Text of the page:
I simply cannot express how much I love this product. I live in Portland and was able to get my own E-Flex this past week. I have 6 rides on it so far. I’m an avid TrainerRoad user and spend about 10 hours each week on the trainer. I ride outdoors on the weekend. I can always tell on the group ride who rides the trainer but doesn’t ride outside enough to develop solid bike-handling skills. Not only does the E-Flex aide in comfort for those longer endurance rides, it helps me not be lazy, sitting “on” the trainer. I have some experience riding rollers, but they are not my cup of tea. I appreciate their handling benefits, but they just aren’t for me. I like my ERG trainer and the ability to lose myself in whatever race/show/movie I’m watching (not a good idea on rollers IME). The E-Flex is like the best of both worlds. It allows me to engage more of my upper body and core when training like riding rollers, while still watching shows without worrying that I may crash in the living room. After a week of training, it has not been my experience that I am relearning anything. I find it very natural to get on, off and ride. I never use the steering lockout and honestly don’t know why it is there. I’ve had ZERO problems getting on and off I simply throw my leg over the top tube so I’m standing over the bike, clip in my left foot and then begin riding and clip in my right foot as I would outdoors. I love this thing. The movement is subtle but natural. If you’ve got questions, fire away. I’ll do my best to answer them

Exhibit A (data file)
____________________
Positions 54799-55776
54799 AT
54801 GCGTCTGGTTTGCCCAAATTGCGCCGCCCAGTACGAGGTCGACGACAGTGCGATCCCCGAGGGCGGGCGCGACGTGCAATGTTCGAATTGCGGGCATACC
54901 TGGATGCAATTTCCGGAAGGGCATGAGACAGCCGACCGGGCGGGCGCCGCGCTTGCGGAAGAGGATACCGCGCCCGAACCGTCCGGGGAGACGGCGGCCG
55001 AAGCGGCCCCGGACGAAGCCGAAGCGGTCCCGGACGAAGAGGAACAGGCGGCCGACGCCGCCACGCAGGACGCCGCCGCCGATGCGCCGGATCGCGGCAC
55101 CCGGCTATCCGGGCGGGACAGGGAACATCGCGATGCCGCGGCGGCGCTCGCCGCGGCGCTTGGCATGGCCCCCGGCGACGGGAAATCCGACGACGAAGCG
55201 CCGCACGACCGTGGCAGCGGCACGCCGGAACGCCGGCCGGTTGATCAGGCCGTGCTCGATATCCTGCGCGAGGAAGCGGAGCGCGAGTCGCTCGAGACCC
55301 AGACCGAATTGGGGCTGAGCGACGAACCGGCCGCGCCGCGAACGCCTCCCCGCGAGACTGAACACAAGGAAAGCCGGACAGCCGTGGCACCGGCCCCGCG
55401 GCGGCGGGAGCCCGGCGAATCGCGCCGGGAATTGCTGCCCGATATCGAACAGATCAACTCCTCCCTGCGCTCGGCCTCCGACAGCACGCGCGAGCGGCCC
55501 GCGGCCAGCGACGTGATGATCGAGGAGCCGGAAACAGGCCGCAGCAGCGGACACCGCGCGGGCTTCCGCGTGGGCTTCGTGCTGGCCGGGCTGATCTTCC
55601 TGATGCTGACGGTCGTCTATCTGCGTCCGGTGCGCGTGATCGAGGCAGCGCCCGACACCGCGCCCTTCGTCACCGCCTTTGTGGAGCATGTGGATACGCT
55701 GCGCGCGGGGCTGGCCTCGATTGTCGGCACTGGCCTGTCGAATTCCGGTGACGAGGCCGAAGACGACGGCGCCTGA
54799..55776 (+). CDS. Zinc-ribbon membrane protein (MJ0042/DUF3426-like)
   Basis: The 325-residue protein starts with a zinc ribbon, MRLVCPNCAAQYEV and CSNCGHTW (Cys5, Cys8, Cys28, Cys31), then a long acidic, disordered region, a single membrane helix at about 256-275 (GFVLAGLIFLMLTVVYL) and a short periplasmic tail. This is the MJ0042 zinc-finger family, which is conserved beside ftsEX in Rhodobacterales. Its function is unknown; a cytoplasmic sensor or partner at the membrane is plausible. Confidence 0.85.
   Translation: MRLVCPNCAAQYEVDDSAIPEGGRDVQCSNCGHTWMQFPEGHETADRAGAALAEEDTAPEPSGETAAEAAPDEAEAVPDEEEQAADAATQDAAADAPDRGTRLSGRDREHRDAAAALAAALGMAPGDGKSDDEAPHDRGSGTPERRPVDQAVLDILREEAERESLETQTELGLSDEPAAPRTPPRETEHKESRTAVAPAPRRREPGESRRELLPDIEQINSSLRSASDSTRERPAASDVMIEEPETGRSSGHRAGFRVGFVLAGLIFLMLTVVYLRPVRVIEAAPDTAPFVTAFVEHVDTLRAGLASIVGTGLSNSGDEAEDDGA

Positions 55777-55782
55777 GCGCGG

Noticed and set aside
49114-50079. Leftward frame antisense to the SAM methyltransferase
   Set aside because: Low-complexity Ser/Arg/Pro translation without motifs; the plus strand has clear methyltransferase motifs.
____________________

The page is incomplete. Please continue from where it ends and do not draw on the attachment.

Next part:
I managed to luck out and checked the website during the 15minutes they had some in stock and I was able to purchase one. I did my first race in zwift on it yesterday, and I’m honestly not sure what my impression is. I was really hoping it would give me the ride feel of my insideride rollers with the vastly superior flywheel and resistance of the kickr. But that wasn’t the case. For seated riding it is pretty great, and definitely a major upgrade to just the kickr. However, out of the saddle efforts just feel weird, and it is definitely different from outside or riding the insideride rollers. I’ve never ridden any other type of motion platform with the kickr, so I can’t comment on how it feels relative to what else is out there, but it definitely didn’t give me the natural feel of the rollers and the increased performance of the kickr like I was hoping. I’m sure I’ll get more used to it over time, but I suspect I’m still going to be heading to the rollers more often than not just because it feels more natural to me.